Adam Oates made stops with seven different teams as he played in 1,337 games over the course of his 19-year Hall of Fame career.
The last sweater Oates donned as a player was that of the Edmonton Oilers in the 2003-04 season. Ahead of his first visit to Rexall Place as coach of the Capitals Thursday night, he looked back on his time in Alberta.
“My last year, what I remember most is how well I was treated by everybody, by Kevin [Lowe], by [Craig MacTavish]. I really, really struggled at the beginning,” Oates said. “As an older guy, in hindsight, you really shouldn’t miss camp. I signed late and it took me way too long to get going and they treated me great. The guys were great. It’s a great franchise — it has been, it is, and good memories from it.”
Oates recorded only two goals and 16 assists in 60 games with the Oilers that year. He had lost in Game 7 of the Stanley Cup Final with Anaheim the year before and thought his career might have ended then, when Lowe called with an offer.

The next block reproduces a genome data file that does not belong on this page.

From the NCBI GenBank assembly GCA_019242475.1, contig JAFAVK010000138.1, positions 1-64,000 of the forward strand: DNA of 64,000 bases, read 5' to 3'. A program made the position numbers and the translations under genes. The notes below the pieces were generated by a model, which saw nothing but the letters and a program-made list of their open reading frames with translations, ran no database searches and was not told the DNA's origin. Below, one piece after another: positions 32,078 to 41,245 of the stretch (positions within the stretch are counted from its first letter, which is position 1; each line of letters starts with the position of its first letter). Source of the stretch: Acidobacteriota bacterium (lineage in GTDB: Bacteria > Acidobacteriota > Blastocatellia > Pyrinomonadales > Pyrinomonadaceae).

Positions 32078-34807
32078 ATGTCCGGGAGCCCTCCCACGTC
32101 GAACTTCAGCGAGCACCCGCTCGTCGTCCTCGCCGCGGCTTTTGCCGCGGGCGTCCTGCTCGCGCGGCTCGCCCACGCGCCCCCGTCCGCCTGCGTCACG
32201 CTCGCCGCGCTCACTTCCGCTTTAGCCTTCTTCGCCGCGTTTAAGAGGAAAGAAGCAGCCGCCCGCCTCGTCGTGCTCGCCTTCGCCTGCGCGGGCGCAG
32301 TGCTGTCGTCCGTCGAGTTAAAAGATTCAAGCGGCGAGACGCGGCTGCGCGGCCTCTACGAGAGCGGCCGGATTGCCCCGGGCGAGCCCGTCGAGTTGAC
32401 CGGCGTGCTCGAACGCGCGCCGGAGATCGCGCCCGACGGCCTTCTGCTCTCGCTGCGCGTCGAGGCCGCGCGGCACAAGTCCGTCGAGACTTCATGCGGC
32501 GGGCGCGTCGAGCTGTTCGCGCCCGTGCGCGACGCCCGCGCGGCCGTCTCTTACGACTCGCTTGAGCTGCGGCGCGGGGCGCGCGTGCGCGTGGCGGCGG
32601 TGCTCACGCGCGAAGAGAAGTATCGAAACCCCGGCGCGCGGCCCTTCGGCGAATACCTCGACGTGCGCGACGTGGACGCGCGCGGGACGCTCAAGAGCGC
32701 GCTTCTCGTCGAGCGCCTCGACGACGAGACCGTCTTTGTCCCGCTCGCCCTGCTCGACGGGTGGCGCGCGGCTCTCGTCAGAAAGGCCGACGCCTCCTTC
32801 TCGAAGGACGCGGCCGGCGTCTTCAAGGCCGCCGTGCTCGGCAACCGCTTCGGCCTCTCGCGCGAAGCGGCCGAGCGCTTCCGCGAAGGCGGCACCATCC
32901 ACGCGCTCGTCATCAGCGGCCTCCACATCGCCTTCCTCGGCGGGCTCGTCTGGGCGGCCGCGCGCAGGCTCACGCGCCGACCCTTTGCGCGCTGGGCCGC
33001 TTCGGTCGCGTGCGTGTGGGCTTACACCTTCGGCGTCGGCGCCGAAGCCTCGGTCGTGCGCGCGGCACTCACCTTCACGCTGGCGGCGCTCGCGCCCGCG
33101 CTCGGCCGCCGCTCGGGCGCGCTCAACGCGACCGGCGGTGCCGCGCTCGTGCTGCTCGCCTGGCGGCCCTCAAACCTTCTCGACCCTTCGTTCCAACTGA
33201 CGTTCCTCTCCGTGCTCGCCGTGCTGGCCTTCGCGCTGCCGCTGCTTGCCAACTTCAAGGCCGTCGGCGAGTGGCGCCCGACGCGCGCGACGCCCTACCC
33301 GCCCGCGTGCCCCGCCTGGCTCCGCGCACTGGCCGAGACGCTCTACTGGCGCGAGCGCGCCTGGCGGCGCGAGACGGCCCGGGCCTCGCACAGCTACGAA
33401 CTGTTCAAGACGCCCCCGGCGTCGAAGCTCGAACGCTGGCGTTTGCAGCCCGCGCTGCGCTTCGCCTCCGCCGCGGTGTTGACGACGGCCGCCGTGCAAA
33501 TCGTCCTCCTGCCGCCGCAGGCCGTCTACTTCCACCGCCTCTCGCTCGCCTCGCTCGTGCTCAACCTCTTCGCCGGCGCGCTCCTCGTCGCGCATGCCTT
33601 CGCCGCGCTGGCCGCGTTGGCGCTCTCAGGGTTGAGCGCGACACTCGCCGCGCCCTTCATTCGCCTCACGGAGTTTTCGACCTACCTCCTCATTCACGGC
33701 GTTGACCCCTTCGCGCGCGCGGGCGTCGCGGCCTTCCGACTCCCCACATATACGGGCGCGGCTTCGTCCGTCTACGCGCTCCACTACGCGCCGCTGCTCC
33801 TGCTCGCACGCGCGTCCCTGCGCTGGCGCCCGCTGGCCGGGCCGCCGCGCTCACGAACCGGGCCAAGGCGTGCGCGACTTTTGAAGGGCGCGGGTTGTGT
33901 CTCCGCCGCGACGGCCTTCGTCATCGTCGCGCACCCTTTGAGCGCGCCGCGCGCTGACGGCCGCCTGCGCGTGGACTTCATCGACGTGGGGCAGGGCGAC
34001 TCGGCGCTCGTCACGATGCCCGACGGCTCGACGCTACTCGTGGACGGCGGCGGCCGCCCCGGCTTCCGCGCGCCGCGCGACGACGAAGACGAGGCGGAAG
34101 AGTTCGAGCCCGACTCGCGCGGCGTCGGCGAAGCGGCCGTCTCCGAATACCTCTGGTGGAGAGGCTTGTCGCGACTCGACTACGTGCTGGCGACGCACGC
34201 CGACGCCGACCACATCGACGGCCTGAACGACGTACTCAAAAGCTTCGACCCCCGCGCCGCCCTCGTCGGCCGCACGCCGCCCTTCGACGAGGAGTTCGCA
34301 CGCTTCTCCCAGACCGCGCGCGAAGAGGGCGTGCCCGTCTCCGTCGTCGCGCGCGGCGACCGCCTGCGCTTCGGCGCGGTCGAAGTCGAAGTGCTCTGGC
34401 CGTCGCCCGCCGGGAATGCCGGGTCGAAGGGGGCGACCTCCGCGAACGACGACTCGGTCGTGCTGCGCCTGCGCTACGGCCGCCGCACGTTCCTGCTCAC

“I didn’t train in the offseason because I thought it was over. So I missed my training before camp, then camp. When Kevin called I told him I hadn’t skated, but he said they’d take the time with me to get me in shape,” Oates said. “They were great about it but I don’t think they expected it would take as long as it did. I know I didn’t.”
He was the oldest player on Edmonton’s roster that season at 41 but enjoyed serving as a veteran teacher to younger players like Ales Hemsky — who is still with the Oilers and will suit up on the second line against the Capitals — Raffi Torres and Marc-Andre Bergeron.
“I think I was playing with Hemsky, and I’m older than both his parents,” Oates said with a laugh. “As I got older, playing with the young kids made you feel young and hanging out with them a little bit. It was a lot of fun.”